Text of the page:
Visitors can stroll the brick-paved streets and admire restored homes from the 1920s and earlier. Locals know it’s extremely rare to find “old Florida” areas with the best of modern conveniences at hand, but Punta Gorda has managed to preserve and create the best of both. The third Thursday of every month in season is a downtown celebration known as the Gallery Walk. All stores stay open late and offer free samples of food and drinks. In addition, a free trolley will take you around the area.

The city has a full calendar of events throughout the year including the Oh Boy! Oberto Redfish Cup tournament, the annual Block Party and Conquistadors Landing festivals, the Christmas boat parade and many others

(www.charlotteharbortravel.com/events). Money magazine recently named Punta Gorda as “one of the best places to live in the South.”

 

By way of water

Punta Gorda is situated at the head of Charlotte Harbor and at the mouth of the Peace River. Charlotte Harbor is the second largest estuary in Florida with 280 miles of shoreline and most of the shoreline is protected as an aquatic preserve, so the scenery and wildlife are impressive.

Charlotte Harbor is roughly four miles wide and eight miles long with just enough breezes for great sailing. One national magazine ranked Charlotte Harbor one of the top 10 places to sail in the United States. Except at its edges, Charlotte Harbor is uniformly deep (usually six to 10 feet). Fortunately, the harbor is not deep enough to interest commercial shipping, so it escaped the fate of Tampa Bay.

The Peace River is navigable for several miles upstream and within a mile a boater will find himself in “African Queen” country. Eagles, osprey, wood stork, egrets, heron, alligators, otter and all varieties of birds and wildlife abound.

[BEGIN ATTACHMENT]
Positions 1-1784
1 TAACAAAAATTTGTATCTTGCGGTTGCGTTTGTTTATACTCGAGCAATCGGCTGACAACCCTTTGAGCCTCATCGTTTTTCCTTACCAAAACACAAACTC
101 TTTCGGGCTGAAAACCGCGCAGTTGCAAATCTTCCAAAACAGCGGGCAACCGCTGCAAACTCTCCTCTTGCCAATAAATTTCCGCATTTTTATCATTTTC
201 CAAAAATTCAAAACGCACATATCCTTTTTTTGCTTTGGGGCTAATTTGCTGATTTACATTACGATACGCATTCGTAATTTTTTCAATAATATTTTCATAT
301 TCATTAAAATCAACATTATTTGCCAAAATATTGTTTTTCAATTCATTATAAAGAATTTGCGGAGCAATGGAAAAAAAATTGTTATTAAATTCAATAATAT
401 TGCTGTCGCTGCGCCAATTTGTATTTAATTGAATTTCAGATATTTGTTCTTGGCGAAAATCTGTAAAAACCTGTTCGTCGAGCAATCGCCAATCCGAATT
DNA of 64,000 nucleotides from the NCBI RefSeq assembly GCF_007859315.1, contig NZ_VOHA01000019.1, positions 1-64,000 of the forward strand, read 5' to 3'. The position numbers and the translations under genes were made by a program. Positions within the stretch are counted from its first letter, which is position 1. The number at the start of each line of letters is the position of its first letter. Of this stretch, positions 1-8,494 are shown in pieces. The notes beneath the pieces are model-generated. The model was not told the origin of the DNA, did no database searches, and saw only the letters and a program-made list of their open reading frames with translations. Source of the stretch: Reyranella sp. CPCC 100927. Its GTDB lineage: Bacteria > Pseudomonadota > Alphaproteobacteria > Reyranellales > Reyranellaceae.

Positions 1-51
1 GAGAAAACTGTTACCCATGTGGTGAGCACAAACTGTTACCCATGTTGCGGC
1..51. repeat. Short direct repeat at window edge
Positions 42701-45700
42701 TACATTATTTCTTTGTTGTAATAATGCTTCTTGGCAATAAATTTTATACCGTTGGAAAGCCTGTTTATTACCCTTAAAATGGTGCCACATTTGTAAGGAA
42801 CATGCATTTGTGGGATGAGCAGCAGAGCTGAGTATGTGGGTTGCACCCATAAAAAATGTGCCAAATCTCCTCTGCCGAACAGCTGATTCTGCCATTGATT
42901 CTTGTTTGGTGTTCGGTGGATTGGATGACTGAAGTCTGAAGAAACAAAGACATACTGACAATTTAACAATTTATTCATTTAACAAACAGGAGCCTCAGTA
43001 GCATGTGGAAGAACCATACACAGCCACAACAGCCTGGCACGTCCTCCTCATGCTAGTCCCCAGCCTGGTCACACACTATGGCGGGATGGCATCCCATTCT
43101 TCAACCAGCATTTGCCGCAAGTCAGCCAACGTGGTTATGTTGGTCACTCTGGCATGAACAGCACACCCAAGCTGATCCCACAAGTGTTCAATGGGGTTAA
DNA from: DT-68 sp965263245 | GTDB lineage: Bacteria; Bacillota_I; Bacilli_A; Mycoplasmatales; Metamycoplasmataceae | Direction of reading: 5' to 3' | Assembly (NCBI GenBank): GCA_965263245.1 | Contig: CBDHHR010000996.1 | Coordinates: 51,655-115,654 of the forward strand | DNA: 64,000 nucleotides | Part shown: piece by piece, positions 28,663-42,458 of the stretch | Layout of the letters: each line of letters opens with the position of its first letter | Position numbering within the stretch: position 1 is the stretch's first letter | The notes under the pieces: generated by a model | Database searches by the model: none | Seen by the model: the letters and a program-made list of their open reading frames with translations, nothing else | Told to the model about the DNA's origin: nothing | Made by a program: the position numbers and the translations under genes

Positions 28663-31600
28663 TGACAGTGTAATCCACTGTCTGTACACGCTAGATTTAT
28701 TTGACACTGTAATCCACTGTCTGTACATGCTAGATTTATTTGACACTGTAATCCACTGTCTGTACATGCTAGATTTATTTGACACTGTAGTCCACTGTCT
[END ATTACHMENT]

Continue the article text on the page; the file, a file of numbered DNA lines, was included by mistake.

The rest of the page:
Upriver a few miles is the Nav-A-Gator, an outpost-style restaurant and bar featuring great food and entertainment. They also have dockage and offer river cruises for those who prefer to take a busman’s holiday and drive in by car.

Fishing in the area is abundant. Saltwater fishing includes both deep-sea and backwater varieties. Within 15 miles is famed Boca Grande Pass with its world-renowned tarpon fishing. Just offshore are wahoo, kingfish, shark, Spanish mackerel and other varieties. Backwater varieties include snook, redfish and sea trout. For freshwater fishermen, there is excellent bass and other fishing nearby.

Cruising grounds within easy reach include Peace River, Charlotte Harbor, Pine Island Sound, and the Gulf Intracoastal Waterway, which provides a sheltered pathway between Fort Myers and the Tampa Bay area, including Sarasota, Venice, St. Petersburg, Boca Grande, Sanibel, Captiva and a number of lesser-known, but equally interesting ports.

The ICW also connects with the Okeechobee Waterway, giving access from the East Coast. However, because of dry conditions, Lake Okeechobee’s depth is 4 feet below historic averages. One of the routes across the lake has a navigation depth of just a foot now, a second route a navigation depth of a little more than 4 feet. Most cruisers are avoiding the waterway until depths improve.

Special cruising destination gems include Cayo Costa, an unspoiled tropical island with 7 miles of beach and docking. A near-perfect harbor called Pelican Bay just off Cayo Costa, Cabbage Key of “Cheeseburger in Paradise” fame, the funky Matlacha, ‘Tween Waters Inn on Captiva Island, Useppa Island just across the ICW channel from Cabbage Key and many others are within 20 miles of downtown Punta Gorda, accessible over sheltered waters, and warm even in January and February.

Should a visitor be without a boat, Southwest Florida Yachts in Fort Myers has both sail and power cruisers available for charter and offers instruction.

For crew changes, the Southwest Florida International Airport in Fort Myers is only about a 30-minute drive. The Punta Gorda Regional Airport is five minutes from the waterfront and has air charters and limited commercial service. Hospitals and other medical and dental facilities are within an easy walk of the waterfront.

With so much to offer, and more facilities coming in the works, Punta Gorda should be an enticing destination for boaters who make it to South Florida’s Gulf Coast. Cruisers familiar with the city only a few years ago might be surprised by what they’ll find in the new Punta Gorda.

 

Bob and Sue Cormier cruise the Atlantic and Gulf coasts in their 27-foot 1988 Albin aft-cabin trawler Little Lady. They spend summers in Brewster, Mass., and winters in Punta Gorda, Fla. Bob is a retired college professor and a licensed Coast Guard master.